39. Comment by lmouse | 08.4.2007 | 12:25 pm

    Fatty, don’t you have enough to worry about right now? I’d file this one under “I’ll think about that later. Much later.”

  40. Comment by lmouse | 08.4.2007 | 12:30 pm

    Which, of course, isn’t to say that you shouldn’t check it along with other things before every ride. Because that would just be asking for it.

  41. Comment by lmouse | 08.4.2007 | 12:44 pm

    BTW, have you heard? Lance and Floyd are back on for Leadville.

  42. Comment by lmouse | 08.4.2007 | 12:55 pm

    Both of them.

  43. Comment by Dudley | 08.4.2007 | 5:34 pm

    It was nice to see the stories of hard work and dieting involved in your recent challenge.

    I did notice however that your photo and the before and after photos of other riders show your hands shaped as if they were recently pried off of the handlebars, curved and partially closed in the post photos.

    This is probably OK, but maybe this is something to keep an eye on. Like in the TDF this year when lots of the riders had a tough time lifting and even holding on to their post stage loot.

    Congratulations and I will look forward to trying one of your upcoming contests!

  44. Comment by MAJ Mike | 08.4.2007 | 7:02 pm

    You people have me paranoid now. I must have checked my QRs every time we stopped on the group ride today.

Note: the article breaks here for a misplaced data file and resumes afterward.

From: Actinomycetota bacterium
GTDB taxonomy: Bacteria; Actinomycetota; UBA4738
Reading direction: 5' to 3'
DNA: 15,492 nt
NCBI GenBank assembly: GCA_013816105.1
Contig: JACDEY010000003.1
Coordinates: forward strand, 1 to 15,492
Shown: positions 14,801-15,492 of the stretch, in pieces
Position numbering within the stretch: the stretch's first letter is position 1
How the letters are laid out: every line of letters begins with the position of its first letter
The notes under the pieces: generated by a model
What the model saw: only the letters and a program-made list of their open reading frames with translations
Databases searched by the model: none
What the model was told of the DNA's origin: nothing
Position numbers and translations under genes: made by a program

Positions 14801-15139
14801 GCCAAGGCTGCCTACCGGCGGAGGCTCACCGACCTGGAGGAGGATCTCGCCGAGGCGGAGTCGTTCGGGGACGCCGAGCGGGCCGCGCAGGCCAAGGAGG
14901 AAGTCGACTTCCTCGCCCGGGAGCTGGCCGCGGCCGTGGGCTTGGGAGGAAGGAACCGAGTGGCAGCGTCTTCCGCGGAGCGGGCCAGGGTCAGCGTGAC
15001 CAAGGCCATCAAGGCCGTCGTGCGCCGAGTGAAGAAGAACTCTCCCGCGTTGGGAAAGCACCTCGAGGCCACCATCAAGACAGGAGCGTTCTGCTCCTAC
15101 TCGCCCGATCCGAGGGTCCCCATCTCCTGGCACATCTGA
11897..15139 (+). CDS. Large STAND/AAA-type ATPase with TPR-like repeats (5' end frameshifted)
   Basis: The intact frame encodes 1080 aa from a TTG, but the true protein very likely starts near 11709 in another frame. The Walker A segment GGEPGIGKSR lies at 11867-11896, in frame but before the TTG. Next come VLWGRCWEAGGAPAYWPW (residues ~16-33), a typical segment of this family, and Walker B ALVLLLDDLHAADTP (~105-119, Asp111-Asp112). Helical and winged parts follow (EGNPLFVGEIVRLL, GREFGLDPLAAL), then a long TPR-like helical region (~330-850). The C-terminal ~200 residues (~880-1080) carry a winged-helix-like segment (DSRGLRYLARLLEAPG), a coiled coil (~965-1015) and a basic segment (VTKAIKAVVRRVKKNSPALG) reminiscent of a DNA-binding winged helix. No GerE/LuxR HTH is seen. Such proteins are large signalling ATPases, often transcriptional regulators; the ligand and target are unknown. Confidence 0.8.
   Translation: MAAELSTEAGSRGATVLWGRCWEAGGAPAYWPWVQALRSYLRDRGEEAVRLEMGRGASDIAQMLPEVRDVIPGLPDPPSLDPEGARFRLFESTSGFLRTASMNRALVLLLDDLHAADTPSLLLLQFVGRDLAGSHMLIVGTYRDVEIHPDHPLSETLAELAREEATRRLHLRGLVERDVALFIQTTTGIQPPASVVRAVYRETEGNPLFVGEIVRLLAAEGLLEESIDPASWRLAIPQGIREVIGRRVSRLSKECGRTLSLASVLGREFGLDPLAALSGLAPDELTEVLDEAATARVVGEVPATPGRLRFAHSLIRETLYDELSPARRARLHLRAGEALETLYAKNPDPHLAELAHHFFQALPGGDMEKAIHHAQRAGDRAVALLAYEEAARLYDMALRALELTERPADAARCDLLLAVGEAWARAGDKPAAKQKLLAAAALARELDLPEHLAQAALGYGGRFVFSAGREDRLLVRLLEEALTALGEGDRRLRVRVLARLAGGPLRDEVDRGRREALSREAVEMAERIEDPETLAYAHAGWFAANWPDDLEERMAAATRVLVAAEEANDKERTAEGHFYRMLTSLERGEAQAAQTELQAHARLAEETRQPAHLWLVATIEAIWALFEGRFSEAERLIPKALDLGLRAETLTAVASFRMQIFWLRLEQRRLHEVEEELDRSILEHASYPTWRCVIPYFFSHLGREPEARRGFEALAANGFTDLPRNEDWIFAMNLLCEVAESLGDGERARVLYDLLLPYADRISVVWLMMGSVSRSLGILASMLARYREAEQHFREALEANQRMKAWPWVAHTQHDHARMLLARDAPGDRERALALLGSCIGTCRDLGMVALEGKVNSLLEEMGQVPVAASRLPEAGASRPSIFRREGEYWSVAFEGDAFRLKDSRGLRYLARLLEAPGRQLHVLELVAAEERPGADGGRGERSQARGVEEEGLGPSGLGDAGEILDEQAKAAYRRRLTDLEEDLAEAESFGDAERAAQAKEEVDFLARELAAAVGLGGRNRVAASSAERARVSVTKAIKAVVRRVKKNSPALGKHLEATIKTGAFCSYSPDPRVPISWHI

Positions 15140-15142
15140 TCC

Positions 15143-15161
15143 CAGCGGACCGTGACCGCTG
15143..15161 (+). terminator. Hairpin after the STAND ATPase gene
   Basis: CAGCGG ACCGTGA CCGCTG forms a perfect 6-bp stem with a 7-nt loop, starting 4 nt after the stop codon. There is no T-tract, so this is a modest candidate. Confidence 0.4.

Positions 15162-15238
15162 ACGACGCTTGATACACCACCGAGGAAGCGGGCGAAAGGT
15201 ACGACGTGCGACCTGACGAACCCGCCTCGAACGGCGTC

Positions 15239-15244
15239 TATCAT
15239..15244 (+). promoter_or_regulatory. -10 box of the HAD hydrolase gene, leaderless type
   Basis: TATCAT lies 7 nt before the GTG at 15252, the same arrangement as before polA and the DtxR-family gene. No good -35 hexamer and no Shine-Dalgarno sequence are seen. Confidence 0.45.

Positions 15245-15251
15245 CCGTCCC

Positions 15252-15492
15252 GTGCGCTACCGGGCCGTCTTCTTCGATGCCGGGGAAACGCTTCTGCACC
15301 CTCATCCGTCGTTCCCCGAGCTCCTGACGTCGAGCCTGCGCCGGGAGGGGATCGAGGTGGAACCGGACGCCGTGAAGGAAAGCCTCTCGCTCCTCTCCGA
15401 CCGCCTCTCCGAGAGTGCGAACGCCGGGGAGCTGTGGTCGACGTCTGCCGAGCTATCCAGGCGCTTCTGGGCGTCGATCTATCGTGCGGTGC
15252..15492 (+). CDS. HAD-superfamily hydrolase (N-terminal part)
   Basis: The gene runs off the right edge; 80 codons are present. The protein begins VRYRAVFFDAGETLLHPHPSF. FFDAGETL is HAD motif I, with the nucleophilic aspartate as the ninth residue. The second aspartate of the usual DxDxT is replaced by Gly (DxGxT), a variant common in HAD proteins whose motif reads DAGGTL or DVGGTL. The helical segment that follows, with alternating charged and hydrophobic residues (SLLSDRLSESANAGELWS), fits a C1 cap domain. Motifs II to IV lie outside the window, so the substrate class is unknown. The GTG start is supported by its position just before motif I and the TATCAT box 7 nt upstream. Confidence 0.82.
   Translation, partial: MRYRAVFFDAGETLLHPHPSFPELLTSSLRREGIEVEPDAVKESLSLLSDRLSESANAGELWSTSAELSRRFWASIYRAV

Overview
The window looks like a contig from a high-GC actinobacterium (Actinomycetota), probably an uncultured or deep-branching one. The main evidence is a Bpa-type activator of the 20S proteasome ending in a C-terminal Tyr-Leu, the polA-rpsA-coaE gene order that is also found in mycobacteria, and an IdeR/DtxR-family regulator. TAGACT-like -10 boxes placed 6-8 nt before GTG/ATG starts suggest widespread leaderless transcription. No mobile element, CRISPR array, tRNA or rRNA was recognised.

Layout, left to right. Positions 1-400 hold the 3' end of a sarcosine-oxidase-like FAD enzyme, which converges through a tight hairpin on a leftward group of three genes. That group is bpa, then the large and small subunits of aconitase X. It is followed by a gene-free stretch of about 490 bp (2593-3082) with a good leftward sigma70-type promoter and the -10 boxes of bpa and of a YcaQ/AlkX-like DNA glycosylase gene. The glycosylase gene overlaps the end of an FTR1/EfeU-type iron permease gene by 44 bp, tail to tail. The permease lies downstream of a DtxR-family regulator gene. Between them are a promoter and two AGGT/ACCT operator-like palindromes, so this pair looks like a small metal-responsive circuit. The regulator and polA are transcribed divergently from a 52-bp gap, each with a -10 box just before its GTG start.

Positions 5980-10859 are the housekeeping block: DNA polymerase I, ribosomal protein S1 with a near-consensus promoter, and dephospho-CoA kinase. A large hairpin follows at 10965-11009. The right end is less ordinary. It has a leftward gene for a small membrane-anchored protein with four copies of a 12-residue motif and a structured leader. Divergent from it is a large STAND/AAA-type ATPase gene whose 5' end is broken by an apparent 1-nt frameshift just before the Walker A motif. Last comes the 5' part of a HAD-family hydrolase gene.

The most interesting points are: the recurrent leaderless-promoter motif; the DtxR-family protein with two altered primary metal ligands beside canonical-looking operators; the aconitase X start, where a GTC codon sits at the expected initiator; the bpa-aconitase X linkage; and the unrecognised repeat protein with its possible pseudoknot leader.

45. Comment by Born 4 Lycra | 08.4.2007 | 11:27 pm

    MAJ you stop on group rides – you legend. In my group everyone else stops until I catch up then they move off again.

  46. Comment by MAJ Mike | 08.5.2007 | 3:58 am

    Stoplights, my friend, stoplights. Actually, yesterday, out of nowhere, I had what was easily my best group ride ever. I’m not sure where it came from, but I know that the guys who are 20+ lbs lighter than me were wondering “WTF…!?!?”

  47. Comment by Rocky | 08.5.2007 | 2:07 pm

    A 20mm through axle resolves the unfounded fear in question. My therapist says it’s so. And I believe her. If only there were such a simple cure for the rest of the bike world’s psychoses.

    Or perhaps a velcro strap around the skewer and fork leg, just as visual insurance that it is securely secure.

  48. Comment by buckythedonkey | 08.5.2007 | 11:47 pm

    Just back from holiday and I’m delighted to hear that you both had a good session with the Doc. Keep it up Susan – WIN!

  49. Comment by MTB W | 08.6.2007 | 7:32 am

    Wow, it just happened again yesterday at Keystone, doing hard down hilling on the ski slope area (on my FS XC bike – in a little over my head w/o a down hill bike). I heard the rattling sound and instantly knew what was wrong – QR hanging open. Must be the disc brake (certainly can’t be rider error!) The nubs saved me again.

    I think raising this issue has jinxed me – I am not listening, I am not listening!